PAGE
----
The Somme American Cemetery, France.
With the approach of the centenary of the outbreak of the First World War here in the UK there has been resurgence in interest in the history of the conflict. New TV documentaries and films, commemorative events, specially commissioned museum displays and exhibits and tours to the battlefields catering for any depth of interest in the conflict have never been more popular. American involvement in the European war did not start until April 1917 so it could be that US commemoration won’t start or reach the same level of interest until 2017.
The centenary has also sparked a lot of family history interest here in the UK. My own family on both my mother and fathers side had great grandfathers who fought here somewhere. As yet I have not researched this properly but it’s only a matter of time before I find out their history after visiting this region. My next door neighbour has a picture of the gravestone of his great uncle killed in action during the last Somme offensive.
A friend and I went on a bespoke tour guided by a former Welsh Guards officer in November 2013 for 10 days to visit the British battlefields but also touching on the French, Canadian, Australian and American sectors which were relevant to the British actions in Northern France and Western Belgium. Visiting some of the World War One battlefields has been something my friend and I have long wanted to do and we were not disappointed.
The Somme is infamous for the slaughter of British and Commonwealth soldiers in the various campaigns across this area throughout the conflict but of particular interest to U.S. readers is the Somme American cemetery. The Somme is forever associated with British loss and sacrifice but I suspect hardly anyone would realise that American soldiers also fought and died alongside their British comrades in this region too and they are buried in an immaculately kept cemetery near Bony in Northern France. American forces fought under British and French command between May and October 1918 seeing action during the last German offensive of the war – Operation Michael.
Looking towards the centre of the Somme American Cemetery. It was cold, damp and rather gloomy during our visit.
The Somme American cemetery has 1844 graves laid out with milimetric precision in four plots divided up by pathways radiating out from a central flagpole. As with the British & Commonwealth cemeteries the grounds are kept in an immaculate condition and there is a resident U.S. presence at the Somme cemetery to ensure it’s maintained to a high standard and to help U.S. visitors find their relatives headstone. At the end of the longest pathway is a memorial chapel with the names of 333 missing in action. Only one other couple were there during our visit but inspecting the visitor’s book on the way out, there were hundreds of signatories from the U.S. who had paid their respects either as tourists or deliberate visitors.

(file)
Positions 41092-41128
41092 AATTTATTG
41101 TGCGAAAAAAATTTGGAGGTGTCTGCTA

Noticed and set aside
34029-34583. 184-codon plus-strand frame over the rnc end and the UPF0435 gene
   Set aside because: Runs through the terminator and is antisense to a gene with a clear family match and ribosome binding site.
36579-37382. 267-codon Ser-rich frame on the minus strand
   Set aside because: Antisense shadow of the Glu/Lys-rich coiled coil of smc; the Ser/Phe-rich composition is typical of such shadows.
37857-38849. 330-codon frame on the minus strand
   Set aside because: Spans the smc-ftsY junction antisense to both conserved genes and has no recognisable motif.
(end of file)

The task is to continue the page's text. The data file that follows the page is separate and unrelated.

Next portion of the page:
Some of the missing listed on the chapel wall. Sadly several were killed just days from the end of the war. Pretty well all the States had someone commemorated on this wall.
Amongst the plots is Medal of Honor recipient First Lieutenant William Bradford Turner who commanded a small group of men who had become separated from the rest of their company. Despite this he and his small group continued attacking successive trench-lines and knocking out machine gun posts before finally being surrounded and killed.
First Lieutenant William Bradford Turners headstone in immaculate condition
The grounds were originally a temporary burial site after the Somme battles but after the war the French government gifted the ground in perpetuity to the U.S. as a permanent cemetery and memorial site.
Perhaps in 3 years time when the centenary of America’s involvement in the First World War comes round there will also be a resurgence of interest in the U.S. for a war that has probably been overshadowed by the bigger and more protracted commitments of the Second World War. In the UK due to the huge numbers of men called up for King and Country most families have a distant relative who fought in the Great War or was intimately involved in it. Tracing their regiments, where they fought and fell and what their contribution or sacrifice was is a fascinating subject and I am sure the ordinary Americans appetitive for family history will be insatiable if the U.S. civil war is anything to go by. A visit to these cemetery and memorial sites is highly recommended.